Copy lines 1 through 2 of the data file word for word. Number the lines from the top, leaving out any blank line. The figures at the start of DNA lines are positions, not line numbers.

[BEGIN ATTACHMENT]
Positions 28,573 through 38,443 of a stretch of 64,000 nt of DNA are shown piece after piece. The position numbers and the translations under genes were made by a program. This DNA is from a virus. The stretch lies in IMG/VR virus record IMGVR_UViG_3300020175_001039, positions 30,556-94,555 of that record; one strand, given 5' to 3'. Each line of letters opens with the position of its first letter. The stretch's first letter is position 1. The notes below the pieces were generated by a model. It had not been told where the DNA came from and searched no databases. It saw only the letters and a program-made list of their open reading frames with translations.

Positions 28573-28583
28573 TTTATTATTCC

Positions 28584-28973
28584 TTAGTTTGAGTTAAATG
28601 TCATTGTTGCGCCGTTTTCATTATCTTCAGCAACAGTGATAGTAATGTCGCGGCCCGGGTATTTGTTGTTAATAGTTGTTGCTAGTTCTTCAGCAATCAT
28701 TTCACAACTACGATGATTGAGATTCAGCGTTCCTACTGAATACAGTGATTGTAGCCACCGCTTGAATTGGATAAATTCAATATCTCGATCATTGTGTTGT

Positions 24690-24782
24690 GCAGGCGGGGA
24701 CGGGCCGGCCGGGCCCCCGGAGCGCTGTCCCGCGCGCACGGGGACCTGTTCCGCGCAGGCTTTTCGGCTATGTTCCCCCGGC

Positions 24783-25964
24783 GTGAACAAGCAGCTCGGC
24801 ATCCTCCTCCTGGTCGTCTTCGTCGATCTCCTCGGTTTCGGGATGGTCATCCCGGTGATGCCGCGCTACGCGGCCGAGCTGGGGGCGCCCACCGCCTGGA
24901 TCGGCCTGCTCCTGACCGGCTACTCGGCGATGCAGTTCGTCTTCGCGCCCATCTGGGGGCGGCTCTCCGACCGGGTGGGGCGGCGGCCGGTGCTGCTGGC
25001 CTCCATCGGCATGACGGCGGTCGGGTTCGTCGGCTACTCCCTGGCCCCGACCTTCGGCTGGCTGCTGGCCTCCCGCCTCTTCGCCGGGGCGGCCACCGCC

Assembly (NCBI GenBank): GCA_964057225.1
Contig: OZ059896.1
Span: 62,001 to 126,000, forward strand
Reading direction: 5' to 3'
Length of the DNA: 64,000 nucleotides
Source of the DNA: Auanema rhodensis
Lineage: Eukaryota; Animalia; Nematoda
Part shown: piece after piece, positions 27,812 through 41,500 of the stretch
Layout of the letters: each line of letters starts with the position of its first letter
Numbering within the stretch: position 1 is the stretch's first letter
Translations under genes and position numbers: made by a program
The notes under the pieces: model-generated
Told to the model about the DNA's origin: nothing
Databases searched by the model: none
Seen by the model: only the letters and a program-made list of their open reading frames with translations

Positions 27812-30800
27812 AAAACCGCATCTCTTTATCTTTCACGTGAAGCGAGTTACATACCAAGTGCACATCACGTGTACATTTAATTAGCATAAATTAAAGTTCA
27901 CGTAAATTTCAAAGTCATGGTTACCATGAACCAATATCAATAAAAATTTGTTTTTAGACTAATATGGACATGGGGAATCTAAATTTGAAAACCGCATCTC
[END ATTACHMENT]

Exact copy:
Positions 28,573 through 38,443 of a stretch of 64,000 nt of DNA are shown piece after piece. The position numbers and the translations under genes were made by a program. This DNA is from a virus. The stretch lies in IMG/VR virus record IMGVR_UViG_3300020175_001039, positions 30,556-94,555 of that record; one strand, given 5' to 3'. Each line of letters opens with the position of its first letter. The stretch's first letter is position 1. The notes below the pieces were generated by a model. It had not been told where the DNA came from and searched no databases. It saw only the letters and a program-made list of their open reading frames with translations.

Positions 28573-28583